All-Star Western: Year One (New 52)

All-Star Western: Year One (New 52)

Doom DeLuise and Jim Doom mentioned in their podcast a few weeks ago that they had not read All-Star Western from the New 52. Well I have read every issue to date, so I feel I have an obligation to tell you folks how it is. So here goes nothin’.

I’ll start off by explaining the basic premise and format. All-Star Western is, as the name would suggest, a comic set in the Old West. Each issue has a “main” story arc and a much smaller “mini-comic” whose arc usually spans 2 issues. The main story arc follows Jonah Hex. Some of you may be familiar with him (I wasn’t) as he used to have his own series.

The premise for Jonah Hex is a bit different this time around. This time, Jonah teams up (albeit very unwillingly) with Dr. Arkham– whose name is engraved on Arkham asylum in present day Gotham. As you may have guessed by this point then, the comic also takes place in Gotham City…..back in the Old West!! Bruce Wayne’s ancestor with some order of magnitudes of ‘great’ in front of it is there, as are several names you’d welcome from the powerful in Gotham today (e.g. Cobblepot!).

Jonah Hex in old Gotham

The first year has a very long arc that starts with Jonah Hex (aka world’s greatest badass) teaming up with Dr. Arkham (aka C3PO) trying to solve a few minor crimes. As they start digging further in, however, they accidentally expose huge conspiracies, including the Talons (yes, it has a ‘Night of the Owls’ tie-in!) and followers of the ‘Crime Bible’ (which sounds like a second grader made it up). Eventually, Hex meets up with other old friends, and they work together to try and bring these criminals to some Texas Justice.

GI JOE: A Real American Hero #2 (July 1982)

“The Panic at the North Pole!”

A note from glancing at the beginning of this issue: 15 out of the 22 sentences in the opening 2 pages end with an exclamation point. Hopefully that drives home to you how hard they were trying (very hard) in these precious first issues of GI JOE to deliver groin-grabbing excitement. I think they’re trying a little too hard.

The issue opens on a decimated American winter base in the middle of the Arctic. To set the stage of what’s going on in the world at the time that this series was started, the Americans immediately suspect “Ivan”—The Russians. If you’re looking for real Cold War nostalgia, look no further. And there will be more. Much more.

Anyway, the JOEs visit a nearby “Ivan” base to see if the Russians are indeed behind the attack on US property. As they arrive, an Eskimo goes inside the “base” (aka TUFF SHED) and leaves shortly thereafter. When he’s gone, the JOEs search the base to find the Russians dead and some equipment missing. Snake Eyes finds an armed bomb and the group escapes just before the base explodes. Speaking of Snake Eyes, we also learn in this issue (at the beginning) that Snake Eyes has a massively deformed face. We don’t get to see this, of course. We find out in classic comic fashion– by some guy remarking on it (“My God! Your face!”) from an angle where we can’t see.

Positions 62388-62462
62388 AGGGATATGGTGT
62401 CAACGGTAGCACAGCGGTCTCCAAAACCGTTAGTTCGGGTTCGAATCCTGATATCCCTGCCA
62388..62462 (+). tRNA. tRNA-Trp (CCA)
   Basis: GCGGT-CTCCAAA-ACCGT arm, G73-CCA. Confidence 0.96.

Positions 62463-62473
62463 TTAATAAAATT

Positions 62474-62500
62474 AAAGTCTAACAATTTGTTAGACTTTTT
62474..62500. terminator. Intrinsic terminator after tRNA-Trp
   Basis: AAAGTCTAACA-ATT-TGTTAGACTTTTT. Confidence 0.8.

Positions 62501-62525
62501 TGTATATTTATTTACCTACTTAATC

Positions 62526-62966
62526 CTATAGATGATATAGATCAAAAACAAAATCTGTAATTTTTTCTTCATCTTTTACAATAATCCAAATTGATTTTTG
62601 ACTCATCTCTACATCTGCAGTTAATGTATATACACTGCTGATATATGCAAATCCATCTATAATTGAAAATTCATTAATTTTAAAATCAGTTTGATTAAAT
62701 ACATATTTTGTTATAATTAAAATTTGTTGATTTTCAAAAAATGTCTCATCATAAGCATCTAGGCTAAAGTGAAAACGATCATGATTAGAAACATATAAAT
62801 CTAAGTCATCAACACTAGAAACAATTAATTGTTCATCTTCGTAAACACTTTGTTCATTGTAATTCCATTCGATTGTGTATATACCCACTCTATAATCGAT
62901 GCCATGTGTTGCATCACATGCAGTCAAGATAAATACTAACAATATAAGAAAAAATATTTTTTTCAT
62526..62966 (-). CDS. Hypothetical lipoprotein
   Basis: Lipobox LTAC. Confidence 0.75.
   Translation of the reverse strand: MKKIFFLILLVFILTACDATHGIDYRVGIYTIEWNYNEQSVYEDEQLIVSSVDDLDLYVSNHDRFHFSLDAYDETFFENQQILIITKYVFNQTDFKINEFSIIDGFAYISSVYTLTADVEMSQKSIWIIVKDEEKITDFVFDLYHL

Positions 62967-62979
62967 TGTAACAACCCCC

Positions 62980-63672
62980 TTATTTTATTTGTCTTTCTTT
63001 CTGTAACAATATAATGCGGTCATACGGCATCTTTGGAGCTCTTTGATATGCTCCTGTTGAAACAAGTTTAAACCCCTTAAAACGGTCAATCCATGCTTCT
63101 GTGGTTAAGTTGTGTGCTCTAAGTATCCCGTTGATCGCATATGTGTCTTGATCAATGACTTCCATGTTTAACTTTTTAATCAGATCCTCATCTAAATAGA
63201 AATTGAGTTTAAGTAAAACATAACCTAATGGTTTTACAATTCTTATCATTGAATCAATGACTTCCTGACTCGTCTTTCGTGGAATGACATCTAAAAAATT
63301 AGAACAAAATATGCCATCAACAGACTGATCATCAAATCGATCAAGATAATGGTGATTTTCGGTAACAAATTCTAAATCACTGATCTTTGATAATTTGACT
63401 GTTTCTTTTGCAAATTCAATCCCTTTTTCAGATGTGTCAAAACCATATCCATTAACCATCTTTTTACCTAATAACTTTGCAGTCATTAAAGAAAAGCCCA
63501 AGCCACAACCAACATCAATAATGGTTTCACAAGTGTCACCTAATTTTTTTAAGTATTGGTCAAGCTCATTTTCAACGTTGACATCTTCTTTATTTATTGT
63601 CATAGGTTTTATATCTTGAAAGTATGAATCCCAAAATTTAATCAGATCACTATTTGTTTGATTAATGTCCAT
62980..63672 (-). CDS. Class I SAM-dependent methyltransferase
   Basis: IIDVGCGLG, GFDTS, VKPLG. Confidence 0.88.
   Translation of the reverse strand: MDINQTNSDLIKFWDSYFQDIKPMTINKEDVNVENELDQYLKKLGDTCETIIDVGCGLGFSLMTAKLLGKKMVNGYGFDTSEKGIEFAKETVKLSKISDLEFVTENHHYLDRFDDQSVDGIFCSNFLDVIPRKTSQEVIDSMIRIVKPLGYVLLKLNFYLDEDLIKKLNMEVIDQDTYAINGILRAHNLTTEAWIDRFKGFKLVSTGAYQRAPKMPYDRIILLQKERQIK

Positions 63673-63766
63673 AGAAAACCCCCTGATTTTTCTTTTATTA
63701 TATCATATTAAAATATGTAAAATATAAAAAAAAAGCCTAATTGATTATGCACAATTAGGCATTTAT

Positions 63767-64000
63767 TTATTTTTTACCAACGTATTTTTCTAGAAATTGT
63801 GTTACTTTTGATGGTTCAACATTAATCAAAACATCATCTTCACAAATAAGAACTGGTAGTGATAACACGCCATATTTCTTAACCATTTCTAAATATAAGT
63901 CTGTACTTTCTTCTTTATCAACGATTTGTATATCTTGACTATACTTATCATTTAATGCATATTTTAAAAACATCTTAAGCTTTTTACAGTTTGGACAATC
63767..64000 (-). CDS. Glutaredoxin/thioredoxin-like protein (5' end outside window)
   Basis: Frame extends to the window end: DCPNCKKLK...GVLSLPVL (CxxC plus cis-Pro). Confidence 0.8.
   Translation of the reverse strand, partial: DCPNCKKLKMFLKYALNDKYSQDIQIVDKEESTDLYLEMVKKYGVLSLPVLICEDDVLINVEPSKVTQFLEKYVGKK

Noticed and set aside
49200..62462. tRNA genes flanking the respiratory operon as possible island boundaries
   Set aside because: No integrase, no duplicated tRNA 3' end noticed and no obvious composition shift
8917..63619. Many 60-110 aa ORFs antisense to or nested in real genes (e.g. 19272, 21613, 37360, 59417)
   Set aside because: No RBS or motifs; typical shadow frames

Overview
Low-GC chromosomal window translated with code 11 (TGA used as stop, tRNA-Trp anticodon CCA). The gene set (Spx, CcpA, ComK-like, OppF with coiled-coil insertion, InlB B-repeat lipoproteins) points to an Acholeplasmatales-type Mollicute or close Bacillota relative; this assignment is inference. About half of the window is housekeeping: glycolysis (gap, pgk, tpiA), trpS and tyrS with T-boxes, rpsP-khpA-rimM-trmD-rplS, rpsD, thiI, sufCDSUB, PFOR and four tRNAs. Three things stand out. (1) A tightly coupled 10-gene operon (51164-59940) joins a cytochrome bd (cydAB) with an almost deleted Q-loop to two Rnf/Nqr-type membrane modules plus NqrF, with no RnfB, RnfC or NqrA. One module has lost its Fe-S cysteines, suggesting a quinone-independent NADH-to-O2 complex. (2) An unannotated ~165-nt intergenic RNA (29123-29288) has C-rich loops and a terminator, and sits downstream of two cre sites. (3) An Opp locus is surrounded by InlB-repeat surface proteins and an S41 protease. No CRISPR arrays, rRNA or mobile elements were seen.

The Eskimo turns out to be Kwinn; in this issue he’s a total weirdo but he eventually becomes important. The US army brass sends a communique on Breaker’s teleprinter:


GI Joe: A Real American Hero #1 (June 1982)

A few months ago, I walked into Midwest Pickers Warehouse in Omaha with my wife. She wanted to look for some retro-ish credenza for our hallway. For those of you who don’t live here or who haven’t been, this business is exactly what it sounds like – – a couple of folks sitting in a warehouse in midtown Omaha, hocking antiques and old crap of every possible variety for “retail prices.”

Example: They had a Show-Biz Pizza glass (WANT), a Metz Beer ice bucket from the 30’s (WANT), and a baseball glove signed by Carl Sabo (not really, but it may as well have been). What I find so interesting about these places is that I used to go to places like this all the time – – thrift stores, garage sales, flea markets – – wherever I thought I could find a “cool” old t-shirt. In those days, everything was so reasonable. A shirt was a quarter or a buck. Shoes were, like, $5. Now, thanks to America’s nostalgia kick, and The History Channel’s “American Pickers,” everything in these places costs more than any sane person would be willing to pay for them. The Metz Beer ice bucket, for example, was $130 – – just so we’re clear about why I don’t own it.

We walked around the warehouse, gawking at some of the bizarre stuff and marveling at some of the others (a card catalog from the old State Capital when it was in Omaha!). Just as we were leaving, my eye caught something – – a stack of old comics, buried under a Star Wars board game (the game was super awesome, but they wanted $70. I’m in the wrong business). I dislodged the comics and carefully fanned them out on the card table. I was stunned by what I was looking at – – a large stack of GI JOE comics from the 1980s, in seemingly great condition (“great” is relative; I’m definitely not qualified to really rate them). The first thing I laid eyes on was this: